Intro to the P-39 Cobra

http://video.google.ca/videoplay?docid=-4973497638554184738

Also

http://video.google.ca/videoplay?docid=1335141778279527517

super71957
09-13-2007, 02:32 PM
Here is a great report from test pilots at Elgin Air Base in Florida,1942.

http://www.wwiiaircraftperformance.org/mustang/p-51-tactical-trials.html

Vanderstok
09-13-2007, 02:32 PM
Good stuff. I really like they way they made those movies... hollywood style!
I ordered the DVD today. With the current dollar exchange rate it's almost for nothing anyway! http://forums.ubi.com/groupee_common/emoticons/icon_wink.gif http://forums.ubi.com/groupee_common/emoticons/icon_wink.gif

horseback
09-13-2007, 09:50 PM
Originally posted by FPSOLKOR:
<BLOCKQUOTE class="ip-ubbcode-quote"><div class="ip-ubbcode-quote-title">quote:</div><div class="ip-ubbcode-quote-content">Originally posted by R_Target:
Not the fuel system, but the fuselage fuel tank, which when more than 1/2 full could cause instability. It was usually the first tank to be burned off.
Wasn't there the same problem with drop tanks? </div></BLOCKQUOTE>Not sure what you mean here. Drop tanks were meant to be dropped before entering into maneuvering combat, so that the extra weight didn't exceed the wings' limits or slow the aircraft down. Demonstrating American wealth and profligacy by the obvious wastage was just a side benefit.

Since the Mustang had a substantial amount of fuel in its two 'base' wingroot tanks (around 85 US gallons each, I think), it almost always had enough fuel to make it home after dropping its droptanks.

If you mean that it had problems dropping the tanks, the answer is no. The very small (compare to similar droptank or bomb mountings on the P-47 or P-38) wing pylons added to the Mustang for droptanks or bombs were very effective, and bombs or droptanks rarely 'fouled' and got stuck or damaged a wing or the fuselage. The fuel feed line from US fighters' droptanks featured a section of curved glass tubing that broke off when the tank was jettisoned--it was usually referred to as a 'glass elbow'.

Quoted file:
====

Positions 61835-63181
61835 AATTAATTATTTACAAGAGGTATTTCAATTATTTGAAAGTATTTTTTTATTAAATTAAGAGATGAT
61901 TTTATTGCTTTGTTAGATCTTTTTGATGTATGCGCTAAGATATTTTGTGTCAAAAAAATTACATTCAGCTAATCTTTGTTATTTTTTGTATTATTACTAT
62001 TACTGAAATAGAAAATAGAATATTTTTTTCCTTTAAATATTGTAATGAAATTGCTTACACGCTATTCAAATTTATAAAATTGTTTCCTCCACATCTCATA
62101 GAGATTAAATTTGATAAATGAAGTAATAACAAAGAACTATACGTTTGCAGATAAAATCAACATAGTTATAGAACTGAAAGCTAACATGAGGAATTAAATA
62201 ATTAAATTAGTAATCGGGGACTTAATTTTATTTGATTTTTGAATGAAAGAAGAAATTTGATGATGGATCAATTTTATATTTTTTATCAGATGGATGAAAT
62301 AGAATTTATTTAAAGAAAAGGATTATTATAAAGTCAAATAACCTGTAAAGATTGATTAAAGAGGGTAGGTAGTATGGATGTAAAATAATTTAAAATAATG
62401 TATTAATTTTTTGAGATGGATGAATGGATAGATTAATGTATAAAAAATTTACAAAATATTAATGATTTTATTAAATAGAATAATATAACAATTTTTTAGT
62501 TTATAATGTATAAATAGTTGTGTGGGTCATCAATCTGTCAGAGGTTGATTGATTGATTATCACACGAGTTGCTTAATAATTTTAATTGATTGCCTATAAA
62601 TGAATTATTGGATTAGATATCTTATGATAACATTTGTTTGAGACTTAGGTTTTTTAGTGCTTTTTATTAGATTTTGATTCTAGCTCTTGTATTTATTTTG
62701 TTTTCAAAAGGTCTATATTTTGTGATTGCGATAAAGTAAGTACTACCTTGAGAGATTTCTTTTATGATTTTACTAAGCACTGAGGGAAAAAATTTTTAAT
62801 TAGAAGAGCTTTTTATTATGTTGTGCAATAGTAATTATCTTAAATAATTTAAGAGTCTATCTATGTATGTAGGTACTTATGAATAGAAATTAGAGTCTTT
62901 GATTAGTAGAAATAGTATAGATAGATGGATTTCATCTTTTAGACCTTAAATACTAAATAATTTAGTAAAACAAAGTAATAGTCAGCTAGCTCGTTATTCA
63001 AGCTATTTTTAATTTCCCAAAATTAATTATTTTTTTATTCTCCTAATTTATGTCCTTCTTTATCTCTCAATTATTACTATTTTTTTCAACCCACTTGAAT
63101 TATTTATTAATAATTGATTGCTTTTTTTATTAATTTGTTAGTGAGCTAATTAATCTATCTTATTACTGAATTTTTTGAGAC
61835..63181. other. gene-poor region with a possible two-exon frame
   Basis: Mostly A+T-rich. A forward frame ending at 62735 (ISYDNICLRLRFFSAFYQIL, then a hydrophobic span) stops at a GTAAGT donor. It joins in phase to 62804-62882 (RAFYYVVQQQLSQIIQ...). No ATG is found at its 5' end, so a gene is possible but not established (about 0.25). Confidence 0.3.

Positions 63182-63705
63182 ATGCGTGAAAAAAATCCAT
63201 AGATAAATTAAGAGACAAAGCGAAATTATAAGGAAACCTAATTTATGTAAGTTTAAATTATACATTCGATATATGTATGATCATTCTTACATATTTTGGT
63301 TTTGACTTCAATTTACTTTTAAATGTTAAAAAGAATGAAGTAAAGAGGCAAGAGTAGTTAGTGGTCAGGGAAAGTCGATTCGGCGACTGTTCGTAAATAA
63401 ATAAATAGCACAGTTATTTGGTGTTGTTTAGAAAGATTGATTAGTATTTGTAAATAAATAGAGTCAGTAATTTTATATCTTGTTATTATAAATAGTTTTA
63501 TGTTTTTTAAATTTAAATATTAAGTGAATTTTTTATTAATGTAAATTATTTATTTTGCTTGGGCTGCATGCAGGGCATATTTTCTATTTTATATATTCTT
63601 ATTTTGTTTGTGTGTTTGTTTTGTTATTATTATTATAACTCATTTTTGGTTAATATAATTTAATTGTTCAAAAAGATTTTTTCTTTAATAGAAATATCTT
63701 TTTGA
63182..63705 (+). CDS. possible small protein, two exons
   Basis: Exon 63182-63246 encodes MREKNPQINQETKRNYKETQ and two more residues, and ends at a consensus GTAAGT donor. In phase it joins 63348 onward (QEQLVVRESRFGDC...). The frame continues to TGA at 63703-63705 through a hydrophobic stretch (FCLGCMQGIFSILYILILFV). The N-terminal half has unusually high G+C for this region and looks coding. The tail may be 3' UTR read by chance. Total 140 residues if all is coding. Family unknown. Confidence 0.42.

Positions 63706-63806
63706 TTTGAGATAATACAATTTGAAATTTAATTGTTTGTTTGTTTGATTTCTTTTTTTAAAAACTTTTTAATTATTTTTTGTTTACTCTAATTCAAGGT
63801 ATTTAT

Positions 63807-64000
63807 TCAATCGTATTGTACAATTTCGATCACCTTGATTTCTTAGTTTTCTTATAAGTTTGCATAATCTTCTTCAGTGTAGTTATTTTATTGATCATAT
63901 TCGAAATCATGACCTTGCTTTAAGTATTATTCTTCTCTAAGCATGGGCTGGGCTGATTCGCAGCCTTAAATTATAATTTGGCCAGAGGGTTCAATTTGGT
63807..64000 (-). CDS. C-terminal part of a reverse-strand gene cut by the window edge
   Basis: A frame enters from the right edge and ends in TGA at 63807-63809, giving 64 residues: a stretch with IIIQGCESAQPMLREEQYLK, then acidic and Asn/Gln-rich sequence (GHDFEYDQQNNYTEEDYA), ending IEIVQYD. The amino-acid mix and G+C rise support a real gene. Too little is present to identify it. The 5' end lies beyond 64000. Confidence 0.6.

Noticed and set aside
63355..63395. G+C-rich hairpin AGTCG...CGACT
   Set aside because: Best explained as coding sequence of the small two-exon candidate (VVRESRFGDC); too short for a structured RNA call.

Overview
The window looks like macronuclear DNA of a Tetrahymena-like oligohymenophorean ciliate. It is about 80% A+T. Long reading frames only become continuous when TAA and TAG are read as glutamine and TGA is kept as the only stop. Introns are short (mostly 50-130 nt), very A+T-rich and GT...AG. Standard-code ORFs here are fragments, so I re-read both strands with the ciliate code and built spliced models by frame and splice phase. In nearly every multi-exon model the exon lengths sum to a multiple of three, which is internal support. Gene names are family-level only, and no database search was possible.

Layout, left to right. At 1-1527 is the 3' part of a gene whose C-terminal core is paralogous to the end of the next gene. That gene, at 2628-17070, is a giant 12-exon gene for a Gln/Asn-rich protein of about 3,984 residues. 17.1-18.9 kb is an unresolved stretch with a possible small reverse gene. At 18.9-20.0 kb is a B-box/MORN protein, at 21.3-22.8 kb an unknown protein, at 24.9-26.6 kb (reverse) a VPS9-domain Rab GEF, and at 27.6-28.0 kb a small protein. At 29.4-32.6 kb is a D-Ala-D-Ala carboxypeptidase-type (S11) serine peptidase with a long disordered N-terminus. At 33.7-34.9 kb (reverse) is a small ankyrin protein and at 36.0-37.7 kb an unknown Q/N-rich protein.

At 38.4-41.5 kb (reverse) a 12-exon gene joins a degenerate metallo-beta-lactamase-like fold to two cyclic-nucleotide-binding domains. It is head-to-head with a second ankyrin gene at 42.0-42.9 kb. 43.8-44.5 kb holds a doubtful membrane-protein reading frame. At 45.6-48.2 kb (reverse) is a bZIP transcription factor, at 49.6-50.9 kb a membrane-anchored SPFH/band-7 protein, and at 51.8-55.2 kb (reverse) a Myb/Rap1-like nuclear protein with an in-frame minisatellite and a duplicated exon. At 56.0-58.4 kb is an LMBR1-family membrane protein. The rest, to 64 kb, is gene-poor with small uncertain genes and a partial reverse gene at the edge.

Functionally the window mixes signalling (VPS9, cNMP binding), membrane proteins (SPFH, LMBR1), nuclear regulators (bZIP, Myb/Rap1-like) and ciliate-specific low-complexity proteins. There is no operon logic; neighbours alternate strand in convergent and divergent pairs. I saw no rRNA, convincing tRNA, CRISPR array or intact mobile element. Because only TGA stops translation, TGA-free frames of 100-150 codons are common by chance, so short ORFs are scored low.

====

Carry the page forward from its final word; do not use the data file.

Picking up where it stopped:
The pylons were first used on the first major production version specifically built for the USAAF, the A-36 Apache divebomber. Bombers can't do you much good if they can't drop their bombs cleanly, and the Apache was an effective divebomber and ground attack a/c in the Med and (I think) Burma (which was why the first Merlin Mustangs were assigned to the 9th AF).

Hope this helps.

cheers

horseback

Bearcat99
09-13-2007, 10:35 PM
Usually they would use up half the fuel in the fuselage tanks.. then the drops.. usually once they got into combat there wasn't much left in them anyway..

super71957
09-14-2007, 01:20 AM
Great info,Thank you Horseback.
I have learned a hec of alot about WWII aircraft and WWII itself in this forum.
What a great place!!

Daiichidoku
09-14-2007, 09:26 AM
Originally posted by Bearcat99:
I'm going up high altitude and put her into a maximum speed dive to show you how fast she'll go before reaching compressability.

........................
Pilot:38000.. you all set down there? .......
300..... 350.... 400.... 440..... compressability.. stick movinf fore and aft, slight elevator over balance, heavy buffeting on tail section, oscilation occurs rapidly, however control forces on elevator reman unchanged plane hunts sklightly along horizontal axis.... pulling out now. No difficulty, excpet buffetting continues until a lower speed has been reached.

Major: 440 indicated at that height!!! That's really moving!!!

Colonel: Enemy fighters will have a h@ll of a time trying to keep up with this ship in a dive.


so wheres the compress in game? big BS, saddling the 38 with compress, that is incorrect to start with, when 51, 47s, and most other types in game that could reach thier own respective compress speeds IRL, yet in game..no


sometimes i think 51 jocks should be thankful they get off easy with the shortcomings they DO currently get, most have no idea how bad it would be if they got a taste of Olegs version of compress. in thier ponys

FPSOLKOR
09-14-2007, 12:09 PM
Originally posted by horseback:
Not sure what you mean here. Drop tanks were meant to be dropped before entering into maneuvering combat, so that the extra weight didn't exceed the wings' limits or slow the aircraft down. Demonstrating American wealth and profligacy by the obvious wastage was just a side benefit.

Since the Mustang had a substantial amount of fuel in its two 'base' wingroot tanks (around 85 US gallons each, I think), it almost always had enough fuel to make it home after dropping its droptanks.